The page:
US existing home sales
  • Prior was 6.50m (revised to 6.49m)
  • Sales -7.2% vs +6.6% prior
  • Inventories at 1.7 months
  • Prices +15.0% y/y to $357.3K
  • Full report

The issue in the US is inventories; they're extremely tight. I highlighted more on US housing earlier but I'll repeat it here and US home price inflation looks set to continue for an extended period:

From CIBC:
Freddie Mac reported that the 30-year fixed rate mortgage survey averaged 4.16% this week, up from 3.85% a week ago and well above the 3.09% level a year ago. Mortgage News Daily (more accurate for capturing movements later in the week) pegs rates to be 4.50% (up 22 bps W/W) after considerable weakness in bond markets. Despite facing higher monthly payments, Redfin’s latest data showed home prices saw their largest four-week jump in over five years, surging 7% M/M. Redfin’s Homebuyer Demand Index for last week was 10% higher than a year ago (up 1.6% W/W). The real estate brokerage’s data indicates active listings were down 23% Y/Y (and 50% lower than 2020) to an all-time low, while median home sale prices over the past four weeks are up 17% Y/Y to a record $376K (36% higher than two years ago).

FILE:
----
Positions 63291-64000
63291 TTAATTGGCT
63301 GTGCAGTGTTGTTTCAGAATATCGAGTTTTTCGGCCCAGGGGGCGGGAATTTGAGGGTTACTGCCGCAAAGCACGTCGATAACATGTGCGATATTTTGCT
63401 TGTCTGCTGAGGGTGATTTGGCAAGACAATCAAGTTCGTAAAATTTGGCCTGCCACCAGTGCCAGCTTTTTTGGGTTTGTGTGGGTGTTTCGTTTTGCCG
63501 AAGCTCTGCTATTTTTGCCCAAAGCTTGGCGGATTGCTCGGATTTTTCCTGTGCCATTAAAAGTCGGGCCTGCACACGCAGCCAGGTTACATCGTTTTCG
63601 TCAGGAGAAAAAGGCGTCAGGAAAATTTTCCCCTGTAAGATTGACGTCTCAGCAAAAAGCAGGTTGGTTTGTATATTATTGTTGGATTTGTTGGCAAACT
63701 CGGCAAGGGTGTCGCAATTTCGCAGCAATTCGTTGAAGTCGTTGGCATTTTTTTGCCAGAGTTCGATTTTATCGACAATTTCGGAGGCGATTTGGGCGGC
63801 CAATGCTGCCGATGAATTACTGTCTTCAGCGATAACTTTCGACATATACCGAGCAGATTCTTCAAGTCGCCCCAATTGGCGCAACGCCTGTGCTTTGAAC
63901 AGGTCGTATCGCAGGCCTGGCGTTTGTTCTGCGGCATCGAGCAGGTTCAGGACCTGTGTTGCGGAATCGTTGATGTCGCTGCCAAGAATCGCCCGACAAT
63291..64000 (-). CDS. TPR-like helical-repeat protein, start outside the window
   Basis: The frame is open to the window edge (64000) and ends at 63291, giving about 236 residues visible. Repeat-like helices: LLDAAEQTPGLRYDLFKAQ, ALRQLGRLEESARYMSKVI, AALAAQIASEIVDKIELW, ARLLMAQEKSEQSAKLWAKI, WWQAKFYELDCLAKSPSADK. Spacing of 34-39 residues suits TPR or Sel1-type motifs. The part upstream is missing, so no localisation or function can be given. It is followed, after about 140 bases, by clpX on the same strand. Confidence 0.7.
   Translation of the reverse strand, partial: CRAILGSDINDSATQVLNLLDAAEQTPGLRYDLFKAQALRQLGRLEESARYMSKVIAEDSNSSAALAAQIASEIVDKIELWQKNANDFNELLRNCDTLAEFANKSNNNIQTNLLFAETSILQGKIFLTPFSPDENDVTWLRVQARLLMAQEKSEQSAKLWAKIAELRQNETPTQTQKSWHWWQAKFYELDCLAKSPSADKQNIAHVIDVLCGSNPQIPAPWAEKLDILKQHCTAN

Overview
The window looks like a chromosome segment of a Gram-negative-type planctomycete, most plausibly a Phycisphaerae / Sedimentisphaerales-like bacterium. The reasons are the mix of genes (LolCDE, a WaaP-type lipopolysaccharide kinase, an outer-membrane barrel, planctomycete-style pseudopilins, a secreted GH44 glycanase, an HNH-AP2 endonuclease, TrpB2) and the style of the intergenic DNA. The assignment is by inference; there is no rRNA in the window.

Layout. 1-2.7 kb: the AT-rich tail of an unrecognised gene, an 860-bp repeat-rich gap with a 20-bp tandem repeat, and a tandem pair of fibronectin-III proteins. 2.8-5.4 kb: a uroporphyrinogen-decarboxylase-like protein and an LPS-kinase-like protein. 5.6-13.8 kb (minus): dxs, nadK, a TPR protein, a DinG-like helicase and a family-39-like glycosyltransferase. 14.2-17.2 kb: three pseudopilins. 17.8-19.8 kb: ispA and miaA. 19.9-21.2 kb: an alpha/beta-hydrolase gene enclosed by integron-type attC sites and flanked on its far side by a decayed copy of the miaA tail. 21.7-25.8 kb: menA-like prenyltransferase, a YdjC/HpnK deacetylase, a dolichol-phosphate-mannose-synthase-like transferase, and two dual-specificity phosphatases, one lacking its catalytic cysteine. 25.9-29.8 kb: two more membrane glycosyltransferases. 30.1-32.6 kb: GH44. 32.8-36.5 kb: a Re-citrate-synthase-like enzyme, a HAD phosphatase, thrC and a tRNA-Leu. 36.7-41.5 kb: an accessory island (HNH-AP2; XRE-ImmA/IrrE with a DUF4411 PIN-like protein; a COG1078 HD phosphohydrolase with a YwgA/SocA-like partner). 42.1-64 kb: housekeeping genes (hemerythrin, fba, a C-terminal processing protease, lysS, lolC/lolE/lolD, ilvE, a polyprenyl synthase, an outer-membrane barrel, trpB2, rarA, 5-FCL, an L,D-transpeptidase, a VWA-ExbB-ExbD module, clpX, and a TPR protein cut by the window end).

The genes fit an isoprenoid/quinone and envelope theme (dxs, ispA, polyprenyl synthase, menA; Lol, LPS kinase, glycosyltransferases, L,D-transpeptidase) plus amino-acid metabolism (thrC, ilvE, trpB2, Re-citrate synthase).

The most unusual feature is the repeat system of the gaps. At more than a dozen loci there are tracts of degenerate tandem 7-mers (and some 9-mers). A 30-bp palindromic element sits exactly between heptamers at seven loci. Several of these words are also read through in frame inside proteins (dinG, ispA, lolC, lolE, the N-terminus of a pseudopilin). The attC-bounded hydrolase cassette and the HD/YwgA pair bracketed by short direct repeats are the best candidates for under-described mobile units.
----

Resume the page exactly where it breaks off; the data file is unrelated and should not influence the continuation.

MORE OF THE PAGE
USD unchanged on this report.

Here's the commentary from NAR:

"Housing affordability continues to be a major challenge, as buyers are getting a double whammy: rising mortgage rates and sustained price increases," said Lawrence Yun, NAR's chief economist. "Some who had previously qualified at a 3% mortgage rate are no longer able to buy at the 4% rate.
"Monthly payments have risen by 28% from one year ago – which interestingly is not a part of the consumer price index – and the market remains swift with multiple offers still being recorded on most properties."
"The sharp jump in mortgage rates and increasing inflation is taking a heavy toll on consumers' savings," he said. "However, I expect the pace of price appreciation to slow as demand cools and as supply improves somewhat due to more home construction."